Prior research and experiments

Much emphasis on ancient mining technologies has fallen on antler picks (Barber et al. 1999, 1), due to the survival rate and/or recognition of the antler pick being significantly higher. The majority of information about the Neolithic scapula shovels in Britain was collated by E. Cecil Curwen’s (1926) succinct article ‘On the use of scapulae as shovels’. This article listed an inventory of the known ox scapula shovels across Europe, with a more detailed focus on Britain. From Curwen’s work, it is evident that the scapula shovel was an implement recognised to have a period of use extending beyond the Neolithic, into at least the Early Iron Age. He hypothesised that despite the diminished volume of shovel implements recorded, it was still likely to have been a widely used and ultimately useful tool-type (Curwen 1926, 141). Building on this theory, Curwen delved deeper, investigating linguistics, finding the origin of the word ‘scapula’ could be dismantled in a way that implies the bone was named after its use as a shovel. In essence, the suffix ‘ula’ indicates an implement or utensil of some description, while ‘scap’ can be traced back to the ancient Greek word σκάπτω (skapto), which translates as ‘I dig’, as well as the Italian verb scavare meaning ‘to dig’ (Curwen 1926, 142).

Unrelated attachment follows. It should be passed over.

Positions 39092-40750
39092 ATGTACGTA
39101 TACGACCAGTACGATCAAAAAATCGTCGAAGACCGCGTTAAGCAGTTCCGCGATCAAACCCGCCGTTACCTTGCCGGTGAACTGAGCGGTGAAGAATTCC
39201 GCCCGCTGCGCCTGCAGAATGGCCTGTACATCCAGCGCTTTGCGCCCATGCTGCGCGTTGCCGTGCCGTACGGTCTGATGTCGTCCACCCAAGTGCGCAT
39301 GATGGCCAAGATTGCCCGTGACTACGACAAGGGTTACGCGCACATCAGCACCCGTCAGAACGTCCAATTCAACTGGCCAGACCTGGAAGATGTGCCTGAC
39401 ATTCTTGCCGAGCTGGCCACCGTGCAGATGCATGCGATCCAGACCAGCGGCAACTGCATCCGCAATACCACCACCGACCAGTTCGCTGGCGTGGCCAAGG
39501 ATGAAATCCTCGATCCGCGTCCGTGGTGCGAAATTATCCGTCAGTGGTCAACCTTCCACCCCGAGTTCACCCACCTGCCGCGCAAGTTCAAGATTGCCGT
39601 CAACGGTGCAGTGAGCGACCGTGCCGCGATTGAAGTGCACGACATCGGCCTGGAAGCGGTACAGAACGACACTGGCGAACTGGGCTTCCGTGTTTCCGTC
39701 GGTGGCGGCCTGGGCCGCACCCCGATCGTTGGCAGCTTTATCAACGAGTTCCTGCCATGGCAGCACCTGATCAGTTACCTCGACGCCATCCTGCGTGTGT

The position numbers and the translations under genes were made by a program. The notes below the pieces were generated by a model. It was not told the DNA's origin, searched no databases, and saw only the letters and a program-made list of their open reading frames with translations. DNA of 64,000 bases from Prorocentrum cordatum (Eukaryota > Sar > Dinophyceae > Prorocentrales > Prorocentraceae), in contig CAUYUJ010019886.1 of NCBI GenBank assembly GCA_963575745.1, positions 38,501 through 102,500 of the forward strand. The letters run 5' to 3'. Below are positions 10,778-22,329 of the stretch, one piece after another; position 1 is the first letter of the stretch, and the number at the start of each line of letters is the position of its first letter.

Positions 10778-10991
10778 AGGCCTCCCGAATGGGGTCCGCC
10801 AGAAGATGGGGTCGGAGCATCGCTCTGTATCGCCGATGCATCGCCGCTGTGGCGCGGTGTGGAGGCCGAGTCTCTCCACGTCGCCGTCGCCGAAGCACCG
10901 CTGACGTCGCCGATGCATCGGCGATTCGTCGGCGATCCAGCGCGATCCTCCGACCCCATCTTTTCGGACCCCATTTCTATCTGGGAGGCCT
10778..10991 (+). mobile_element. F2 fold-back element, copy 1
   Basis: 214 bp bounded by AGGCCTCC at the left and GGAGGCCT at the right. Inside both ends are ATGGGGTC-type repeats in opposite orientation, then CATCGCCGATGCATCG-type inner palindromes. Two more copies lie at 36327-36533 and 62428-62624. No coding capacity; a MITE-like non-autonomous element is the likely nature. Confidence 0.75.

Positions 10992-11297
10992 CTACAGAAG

In Britain, the first tangible evidence of scapula shovel experimentation was that of General Pitt Rivers. Following excavations at Cissbury, Pitt Rivers was inspired by observations made by a colleague, Ernest Willett, regarding the modification and use-wear present on the scapula artefacts discovered at the site (Willett 1880, 345; Jewell 1963, 15). Pitt Rivers obtained three modern cattle scapulae, removed the acromions on each and tested them in a chalk substrate as unhafted implements. He concluded that they were no quicker than using just hands to move loosened sediment (Jewell 1963, 15; Shepherd 1980; Steppan 2001, 88). Experimenting further with one of the modified bones, Pitt Rivers trialled hafting the scapula to a wooden handle with the aid of two-ply plant cordage and pitch. While acknowledging that this tool was highly effective, he could not confirm conclusively the evidence of modifications upon the archaeological examples (Jewell 1963, 16). That of Pitt Rivers is the only known experiment prior to the 2019 experimentation relayed in this article that simulates the efficacy of scapulae shovels as hafted tools in accordance with the British archaeological record.

The next documented scapula shovel experiment in Britain can be seen in the Overton Down experiment (Jewell 1963). Within the parameters of the main project, an additional research aim was implemented, where a segment of the experimental earthwork would be worked with ‘primitive tools’ (Jewell 1963, 50). A direct comparison to modern digging techniques was devised, with an antler pick as a mattock, scapulae as shovels and woven baskets as buckets.